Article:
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Bipolar Disorder

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NEWS
August 14, 2012 | By Sophia Tareen, Associated Press
CHICAGO - U.S. Rep. Jesse Jackson Jr., a Chicago Democrat who took a hushed medical leave two months ago, is being treated for bipolar disorder, the Mayo Clinic announced Monday. The Rochester, Minn., clinic specified his condition as Bipolar II, which is defined as periodic episodes of depression and hypomania, a less serious form of mania. "Congressman Jackson is responding well to the treatment and regaining his strength," the clinic said in a statement. Bipolar II is a treatable condition that affects parts of the brain controlling emotion, thought, and drive and is likely caused "by a complex set of genetic and environmental factors," the clinic said.
NEWS
March 31, 2016
ISSUE | BIPOLAR DAY There is help, hope World Bipolar Day is marked annually on March 30. Bipolar disorder is a medical condition of the brain in which a person's moods swing back and forth like the winds of March. Diagnosed individuals - who encompass all ages, from children on up - can do quite well. Oscar-winning actress Patty Duke, 69, who died Tuesday, suffered from the disorder. What's needed is an excellent psychiatrist, a psychotherapist, and a support group, in which people like us learn from one another.
NEWS
May 11, 2014 | By Stacey Burling, Inquirer Staff Writer
Doctors who work with patients with bipolar disorder should keep in mind that those people are also at high risk for migraine headaches, a Pennsylvania State University researcher says. A new study led by Erika Saunders, executive vice-chair of psychiatry at the Penn State Milton S. Hershey Medical Center, found that people with bipolar disorder were far likelier than the general population to get migraines and that those who got the awful headaches were at risk for worse psychosocial functioning, more severe depression, and earlier onset of bipolar symptoms.
NEWS
August 28, 2003 | By Jacqueline Soteropoulos INQUIRER STAFF WRITER
Jerry Chambers, charged with murder in the beating, suffocation and starvation of 3-year-old Porchia Bennett, said in court yesterday that he suffers from bipolar disorder, a mental illness his attorney could later use as part of the defense. "Obviously, that will have some impact on which way we're going to go," defense lawyer Charles P. Mirarchi 3d told reporters. "He maintains his innocence at this point. " At yesterday's brief scheduling hearing, Assistant District Attorney Richard Sax told the judge he needed two days in which to present evidence at a preliminary hearing for Chambers and his girlfriend, Candice Geiger, who is Porchia's aunt and took care of the child and her three older sisters for nearly a year.
NEWS
November 26, 2006 | By Rusty Pray INQUIRER STAFF WRITER
When fabric artist Carolyn Lee Vehslage began creating computer collages, she intended them to represent her frustrations with computers and as a study of technology's impact on all of us. But the more she worked on them, the more the former computer network engineer began to understand that they represented "more than a discussion of technology and how it complicates our lives. " "I finally realized they resonated so much with me because they reflected my bipolar disorder, which I've had all my life.
ENTERTAINMENT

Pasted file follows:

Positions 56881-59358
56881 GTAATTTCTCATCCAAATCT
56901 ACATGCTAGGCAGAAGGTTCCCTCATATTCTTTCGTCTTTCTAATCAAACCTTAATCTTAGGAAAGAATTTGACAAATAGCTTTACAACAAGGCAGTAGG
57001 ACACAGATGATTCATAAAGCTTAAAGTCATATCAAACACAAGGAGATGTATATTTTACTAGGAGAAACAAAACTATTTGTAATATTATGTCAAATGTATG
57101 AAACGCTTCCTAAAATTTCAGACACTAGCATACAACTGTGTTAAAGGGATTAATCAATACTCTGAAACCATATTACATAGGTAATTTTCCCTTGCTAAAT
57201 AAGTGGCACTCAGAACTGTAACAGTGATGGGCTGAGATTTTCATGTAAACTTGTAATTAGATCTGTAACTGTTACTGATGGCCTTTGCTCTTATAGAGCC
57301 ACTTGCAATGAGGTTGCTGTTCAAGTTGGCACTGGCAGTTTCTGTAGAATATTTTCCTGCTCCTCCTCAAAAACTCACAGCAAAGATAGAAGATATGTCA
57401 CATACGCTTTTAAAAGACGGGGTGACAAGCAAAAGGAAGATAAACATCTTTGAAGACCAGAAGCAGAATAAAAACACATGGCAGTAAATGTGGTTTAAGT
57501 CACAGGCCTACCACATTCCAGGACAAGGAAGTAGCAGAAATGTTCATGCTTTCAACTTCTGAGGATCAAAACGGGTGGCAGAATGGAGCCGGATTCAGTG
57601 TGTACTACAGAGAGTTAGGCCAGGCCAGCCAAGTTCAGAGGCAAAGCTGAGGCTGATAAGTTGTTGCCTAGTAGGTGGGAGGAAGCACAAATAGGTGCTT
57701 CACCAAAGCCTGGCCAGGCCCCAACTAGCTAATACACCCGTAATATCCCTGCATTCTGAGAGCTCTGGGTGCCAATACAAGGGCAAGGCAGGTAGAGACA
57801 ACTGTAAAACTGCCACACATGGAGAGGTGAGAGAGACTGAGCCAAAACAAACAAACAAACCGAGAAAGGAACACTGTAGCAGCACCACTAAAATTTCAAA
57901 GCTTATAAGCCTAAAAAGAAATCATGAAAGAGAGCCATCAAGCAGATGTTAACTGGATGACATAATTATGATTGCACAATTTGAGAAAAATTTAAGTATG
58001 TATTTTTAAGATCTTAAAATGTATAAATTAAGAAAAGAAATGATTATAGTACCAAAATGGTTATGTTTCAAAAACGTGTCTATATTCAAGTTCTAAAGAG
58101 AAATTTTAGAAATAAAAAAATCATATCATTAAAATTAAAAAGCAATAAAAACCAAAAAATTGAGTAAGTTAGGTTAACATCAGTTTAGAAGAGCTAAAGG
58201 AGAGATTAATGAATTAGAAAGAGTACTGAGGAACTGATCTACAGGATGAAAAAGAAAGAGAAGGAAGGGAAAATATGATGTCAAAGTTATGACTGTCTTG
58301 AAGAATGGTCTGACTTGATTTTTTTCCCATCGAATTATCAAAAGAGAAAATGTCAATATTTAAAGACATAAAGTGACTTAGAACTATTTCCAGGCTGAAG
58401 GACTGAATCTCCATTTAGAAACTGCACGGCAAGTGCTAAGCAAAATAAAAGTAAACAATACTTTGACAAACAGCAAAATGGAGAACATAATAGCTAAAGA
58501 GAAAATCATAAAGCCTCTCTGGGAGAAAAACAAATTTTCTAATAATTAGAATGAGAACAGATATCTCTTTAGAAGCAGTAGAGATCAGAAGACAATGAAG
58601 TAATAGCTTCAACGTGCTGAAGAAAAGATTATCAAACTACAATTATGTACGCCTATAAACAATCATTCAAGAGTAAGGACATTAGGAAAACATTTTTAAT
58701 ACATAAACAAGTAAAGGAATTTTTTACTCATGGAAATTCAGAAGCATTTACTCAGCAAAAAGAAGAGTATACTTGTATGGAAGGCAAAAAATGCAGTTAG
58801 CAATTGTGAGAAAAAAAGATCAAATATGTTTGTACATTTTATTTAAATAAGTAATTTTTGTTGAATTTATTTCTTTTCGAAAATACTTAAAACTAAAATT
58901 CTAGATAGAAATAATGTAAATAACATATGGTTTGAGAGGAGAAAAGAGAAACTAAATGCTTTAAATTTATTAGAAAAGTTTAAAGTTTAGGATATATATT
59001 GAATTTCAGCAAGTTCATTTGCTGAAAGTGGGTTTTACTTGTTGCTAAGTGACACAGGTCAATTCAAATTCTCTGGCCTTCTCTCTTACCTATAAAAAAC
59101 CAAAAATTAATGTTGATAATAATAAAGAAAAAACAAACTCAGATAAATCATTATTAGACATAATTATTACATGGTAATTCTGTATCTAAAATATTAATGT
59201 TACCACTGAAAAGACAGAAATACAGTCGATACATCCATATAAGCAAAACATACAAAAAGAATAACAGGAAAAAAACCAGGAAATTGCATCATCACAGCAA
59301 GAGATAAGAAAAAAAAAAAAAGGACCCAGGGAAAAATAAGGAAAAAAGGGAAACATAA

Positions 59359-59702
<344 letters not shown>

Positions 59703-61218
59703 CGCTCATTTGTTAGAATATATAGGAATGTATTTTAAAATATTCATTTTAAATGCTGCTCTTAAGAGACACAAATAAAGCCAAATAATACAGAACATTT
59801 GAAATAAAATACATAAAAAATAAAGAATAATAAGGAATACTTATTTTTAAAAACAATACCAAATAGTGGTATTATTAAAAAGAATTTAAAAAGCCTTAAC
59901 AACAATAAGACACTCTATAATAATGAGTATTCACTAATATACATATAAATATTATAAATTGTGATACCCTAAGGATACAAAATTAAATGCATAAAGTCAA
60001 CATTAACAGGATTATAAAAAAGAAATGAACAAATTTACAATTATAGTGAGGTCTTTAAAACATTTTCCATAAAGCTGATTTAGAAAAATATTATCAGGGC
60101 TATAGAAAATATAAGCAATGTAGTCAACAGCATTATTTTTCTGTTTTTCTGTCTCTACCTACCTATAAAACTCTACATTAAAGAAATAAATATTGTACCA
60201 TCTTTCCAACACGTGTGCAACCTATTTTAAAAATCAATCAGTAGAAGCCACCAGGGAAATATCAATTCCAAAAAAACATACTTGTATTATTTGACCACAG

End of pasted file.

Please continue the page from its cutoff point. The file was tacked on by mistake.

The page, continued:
January 2, 2013 | By Tirdad Derakhshani, Inquirer Staff Writer
Manic depression is touching my soul.   - Jimi Hendrix   It is a peculiarity of the modern American temperament that spiritual and mental health, no less than shoe styles or skirt lengths, are subject to fashions and fads. So it seems with bipolar mood disorder, which lately appears to pervade popular culture. Catherine Zeta-Jones, Demi Lovato, and Russell Brand have spoken out about their struggle with the illness. Michael Angelakos, lead singer of indie rockers Passion Pit, stunned the music press last summer when he came out as bipolar, while Sinead O'Connor canceled her tour last spring, citing the illness.
NEWS
February 28, 1997 | By Douglas Herbert, INQUIRER CORRESPONDENT
A 33-year-old woman who pleaded guilty to stealing $54,733 while serving as treasurer of a Radnor elementary school's parent-teacher organization has been sentenced in Delaware County Court to five consecutive weekends in prison and ordered to pay full restitution. Judge Frank T. Hazel's sentencing of Elaine D. Sauerteig of Malvern came more than six months after her arrest Aug. 2 on charges of pilfering money from Ithan Elementary School's events fund from August 1995 to June 1996.
NEWS
June 1, 2005 | By Stacey Burling INQUIRER STAFF WRITER
Before his fifth birthday, Jeri Turrin's happy, playful son turned frustrated, disruptive - full of mad energy. He'd race from one end of the house to the other, jumping off the banister because he thought he could fly. His mother feared his horrible rages. "He would punch me so hard I would throw up," the Columbus, N.J., woman said. A doctor thought that Bradley had attention deficit hyperactivity disorder, but the Ritalin he prescribed made the boy hallucinate. At 6, Bradley drew his own gravestone and wrote, "I want to die. " Jeri Turrin learned that her son had a mental illness doctors once thought kids couldn't have: bipolar disorder.
NEWS
December 12, 2012
Lansdale Police are looking for a disabled military veteran who has been missing since Nov. 30. Family members say Timothy Baker, 52, of West Main Street in Lansdale, suffers from depression and bipolar disorder. He is on medication, but it was found at his home. Baker is about 5-feet-11 inches and weighs 275 pounds. He is an African American with brown hair and eyes, and a scar on the back of his neck. He drives a black Chrysler 300 with the Pennsylvania license plate of HZL-1175, police said.
LIVING
September 5, 1997 | By Paddy Noyes, FOR THE INQUIRER
"Everybody deserves a place of his own, where he's wanted. And that sure includes Michael," his foster mother says. "Some of his problems are different," she continues, "but the satisfaction of knowing he's being cared for and loved makes it worth the extra effort. " Michael, 13, was a premature baby and weighed only 3 pounds at birth. His social worker says neglect and abuse in his background could be a factor in his disabilities. He is not verbal, and has cerebral palsy, a nonprogressive muscle condition.
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NEWS
March 31, 2016